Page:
M. Danielle McDonald

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Gulf toadfish were exposed to sublethal levels of copper (12.8 or 55.2 microM) for 30 days. Drinking in control fish averaged 1 ml kg(-1)h(-1) but exposure to 55.2 microM copper resulted in a complex biophasic pattern with initial (3 h and 1 day) inhibition of drinking rate, followed by an elevation of drinking rate from day 3 onwards. Drinking led to(More)
Previous work has shown that pulsatile urea excretion at the gills of the gulf toadfish is due to periodic activation of a facilitated diffusion transport system with molecular and pharmacological similarity to the UT-A transport system of the mammalian kidney. In mammals, AVP and glucocorticoids are two important endocrine regulators of this system. The(More)
The possible presence of a urea transporter in the kidney of the gulf toadfish (Opsanus beta) and further characterization of the pulsatile facilitated transporter previously identified in its gills were investigated by comparing the extra-renal and renal handling of two urea analogues with the handling of urea. Toadfish were fitted with caudal artery and(More)
In light of recent evidence that carrier-mediated transport of urea occurs in the mammalian kidney, this study examined the renal handling of urea in freshwater rainbow trout (Oncorhynchus mykiss). Fish were fitted with indwelling arterial and urinary bladder catheters for the measurement of plasma and urine composition (urea, Na+, Cl-, glucose, H2O),(More)
The objectives of this study were to characterize the pattern of pulsatile urea excretion in the gulf toadfish in the wake of exogenous cortisol loading and to determine the receptors involved in the regulation of this mechanism. Toadfish were fitted with indwelling arterial catheters and were infused with isosmotic NaCl for 48 h after which fish were(More)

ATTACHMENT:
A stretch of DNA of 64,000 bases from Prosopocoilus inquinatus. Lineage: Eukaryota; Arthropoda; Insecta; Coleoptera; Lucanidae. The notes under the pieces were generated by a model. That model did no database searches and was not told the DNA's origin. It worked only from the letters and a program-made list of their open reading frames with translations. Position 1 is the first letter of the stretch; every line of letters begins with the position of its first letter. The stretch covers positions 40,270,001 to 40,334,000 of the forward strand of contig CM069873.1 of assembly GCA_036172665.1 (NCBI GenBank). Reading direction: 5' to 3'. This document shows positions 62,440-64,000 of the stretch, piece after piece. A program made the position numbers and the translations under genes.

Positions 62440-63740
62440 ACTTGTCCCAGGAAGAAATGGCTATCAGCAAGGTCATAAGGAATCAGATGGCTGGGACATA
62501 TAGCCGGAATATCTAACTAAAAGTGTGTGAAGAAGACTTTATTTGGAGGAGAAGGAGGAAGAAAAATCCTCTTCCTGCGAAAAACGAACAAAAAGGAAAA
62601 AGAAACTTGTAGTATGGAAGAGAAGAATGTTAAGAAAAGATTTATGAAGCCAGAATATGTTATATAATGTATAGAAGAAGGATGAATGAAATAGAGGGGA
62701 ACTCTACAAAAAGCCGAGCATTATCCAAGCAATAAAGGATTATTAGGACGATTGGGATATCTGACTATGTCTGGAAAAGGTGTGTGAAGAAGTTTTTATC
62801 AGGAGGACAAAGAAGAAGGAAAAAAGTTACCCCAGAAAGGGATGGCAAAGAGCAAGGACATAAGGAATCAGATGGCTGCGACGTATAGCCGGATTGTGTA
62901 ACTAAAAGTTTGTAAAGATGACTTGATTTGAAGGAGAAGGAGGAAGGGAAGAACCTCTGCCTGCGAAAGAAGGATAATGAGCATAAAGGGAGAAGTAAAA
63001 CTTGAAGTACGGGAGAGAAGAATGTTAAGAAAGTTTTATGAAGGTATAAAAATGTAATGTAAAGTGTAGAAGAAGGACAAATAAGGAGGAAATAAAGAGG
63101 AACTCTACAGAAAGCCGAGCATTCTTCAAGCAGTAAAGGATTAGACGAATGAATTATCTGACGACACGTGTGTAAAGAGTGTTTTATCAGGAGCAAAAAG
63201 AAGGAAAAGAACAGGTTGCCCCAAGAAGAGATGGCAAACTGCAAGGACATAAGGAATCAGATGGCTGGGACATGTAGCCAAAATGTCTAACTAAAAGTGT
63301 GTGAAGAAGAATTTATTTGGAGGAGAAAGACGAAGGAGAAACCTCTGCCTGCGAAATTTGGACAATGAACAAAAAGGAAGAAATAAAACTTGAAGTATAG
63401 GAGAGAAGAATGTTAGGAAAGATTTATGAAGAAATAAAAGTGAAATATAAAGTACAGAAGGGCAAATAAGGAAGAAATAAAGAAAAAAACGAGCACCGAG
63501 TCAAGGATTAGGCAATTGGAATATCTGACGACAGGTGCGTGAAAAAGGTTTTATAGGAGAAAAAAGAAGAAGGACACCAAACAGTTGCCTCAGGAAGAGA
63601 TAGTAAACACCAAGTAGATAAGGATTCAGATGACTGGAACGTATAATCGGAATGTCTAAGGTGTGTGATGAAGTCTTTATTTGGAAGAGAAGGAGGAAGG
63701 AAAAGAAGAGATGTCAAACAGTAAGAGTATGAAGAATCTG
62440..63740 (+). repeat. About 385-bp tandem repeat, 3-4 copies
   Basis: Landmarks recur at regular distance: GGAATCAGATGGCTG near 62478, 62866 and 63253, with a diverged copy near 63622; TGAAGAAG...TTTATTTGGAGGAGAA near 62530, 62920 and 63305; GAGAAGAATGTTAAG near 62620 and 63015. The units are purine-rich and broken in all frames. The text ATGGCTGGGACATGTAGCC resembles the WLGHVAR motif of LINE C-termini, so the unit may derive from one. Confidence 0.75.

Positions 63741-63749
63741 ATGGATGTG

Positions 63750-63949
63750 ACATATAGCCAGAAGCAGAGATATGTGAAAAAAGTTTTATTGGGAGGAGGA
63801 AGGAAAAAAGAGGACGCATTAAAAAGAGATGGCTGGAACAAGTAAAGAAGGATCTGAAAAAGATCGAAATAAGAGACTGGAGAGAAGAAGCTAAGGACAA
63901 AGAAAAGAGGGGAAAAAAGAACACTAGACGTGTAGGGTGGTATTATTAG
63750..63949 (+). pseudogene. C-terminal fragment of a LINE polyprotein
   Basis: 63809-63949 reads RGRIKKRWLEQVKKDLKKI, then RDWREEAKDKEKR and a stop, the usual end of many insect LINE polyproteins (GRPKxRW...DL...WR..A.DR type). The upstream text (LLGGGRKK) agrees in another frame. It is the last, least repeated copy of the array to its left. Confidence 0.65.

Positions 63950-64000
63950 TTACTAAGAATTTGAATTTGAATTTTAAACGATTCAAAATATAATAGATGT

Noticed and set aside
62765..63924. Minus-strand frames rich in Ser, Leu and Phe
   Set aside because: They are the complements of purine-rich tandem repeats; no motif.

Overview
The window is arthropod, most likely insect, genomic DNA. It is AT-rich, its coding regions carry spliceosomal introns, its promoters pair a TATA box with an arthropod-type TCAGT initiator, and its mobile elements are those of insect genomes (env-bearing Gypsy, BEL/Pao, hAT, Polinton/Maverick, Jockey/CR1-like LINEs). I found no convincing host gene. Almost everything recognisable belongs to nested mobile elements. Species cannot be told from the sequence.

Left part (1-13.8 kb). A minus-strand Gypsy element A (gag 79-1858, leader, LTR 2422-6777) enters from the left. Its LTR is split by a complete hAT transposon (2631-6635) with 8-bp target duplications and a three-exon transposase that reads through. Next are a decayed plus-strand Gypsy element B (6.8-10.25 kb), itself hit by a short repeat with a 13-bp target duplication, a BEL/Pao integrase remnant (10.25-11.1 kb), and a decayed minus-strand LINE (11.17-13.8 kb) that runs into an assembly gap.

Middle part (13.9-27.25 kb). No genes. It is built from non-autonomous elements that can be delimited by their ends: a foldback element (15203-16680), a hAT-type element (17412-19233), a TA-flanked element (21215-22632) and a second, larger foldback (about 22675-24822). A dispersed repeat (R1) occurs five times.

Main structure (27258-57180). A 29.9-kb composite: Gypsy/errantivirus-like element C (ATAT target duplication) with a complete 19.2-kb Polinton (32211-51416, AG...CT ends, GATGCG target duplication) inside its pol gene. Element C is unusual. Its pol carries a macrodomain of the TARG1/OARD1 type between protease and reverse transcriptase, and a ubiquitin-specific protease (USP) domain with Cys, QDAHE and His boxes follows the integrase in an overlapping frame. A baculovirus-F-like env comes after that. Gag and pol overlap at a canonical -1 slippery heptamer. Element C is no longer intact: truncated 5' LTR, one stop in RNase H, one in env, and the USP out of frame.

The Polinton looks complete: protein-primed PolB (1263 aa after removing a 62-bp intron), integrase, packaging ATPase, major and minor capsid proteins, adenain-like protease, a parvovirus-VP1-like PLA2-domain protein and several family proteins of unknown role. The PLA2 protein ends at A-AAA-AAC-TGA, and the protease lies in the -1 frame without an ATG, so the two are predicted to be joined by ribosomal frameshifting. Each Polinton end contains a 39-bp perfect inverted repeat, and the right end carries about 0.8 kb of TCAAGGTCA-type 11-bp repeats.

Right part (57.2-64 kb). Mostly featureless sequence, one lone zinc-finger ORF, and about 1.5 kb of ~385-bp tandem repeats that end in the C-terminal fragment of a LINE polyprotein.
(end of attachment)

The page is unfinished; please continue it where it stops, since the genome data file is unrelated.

This study investigated whether urea transport mechanisms were present in the gills of the ammoniotelic plainfin midshipman (Porichthys notatus), similar to those recently documented in its ureotelic relative (family Batrachoididae), the gulf toadfish (Opsanus beta). Midshipmen were fitted with internal urinary and caudal artery catheters for repetitive(More)
The gulf toadfish, Opsanus beta, is a marine teleost fish with an aglomerular kidney that is highly specialized to conserve water. Despite this adaptation, toadfish have the ability to survive when in dilute hypoosmotic seawater environments. The objectives of this study were to determine the joint role of the kidney and intestine in maintaining osmotic and(More)
Marine teleosts drink seawater, and the digestive tract is a key organ of osmoregulation. The gastro-intestinal tract therefore offers a second site for the potential uptake and toxicity of waterborne metals, but how these processes might interact with the digestive functions of the tract has not been investigated previously. We therefore compared the(More)
The goal of the present study was to investigate the role of circulating cortisol and urea in the transcriptional regulation of branchial glutamine synthetase (GS), which incorporates NH(3) into glutamate to form glutamine, and the toadfish urea transporter, tUT, which is involved in urea excretion across the gill of the gulf toadfish. GS (of which there(More)
Marine teleosts constantly lose water to their surrounding environment, a problem exacerbated in fish exposed to salinity higher than normal seawater. Some fish undergo hypersaline exposures in their natural environments, such as short- and long-term increases in salinity occurring in small tidal pools and other isolated basins, lakes, or entire estuaries.(More)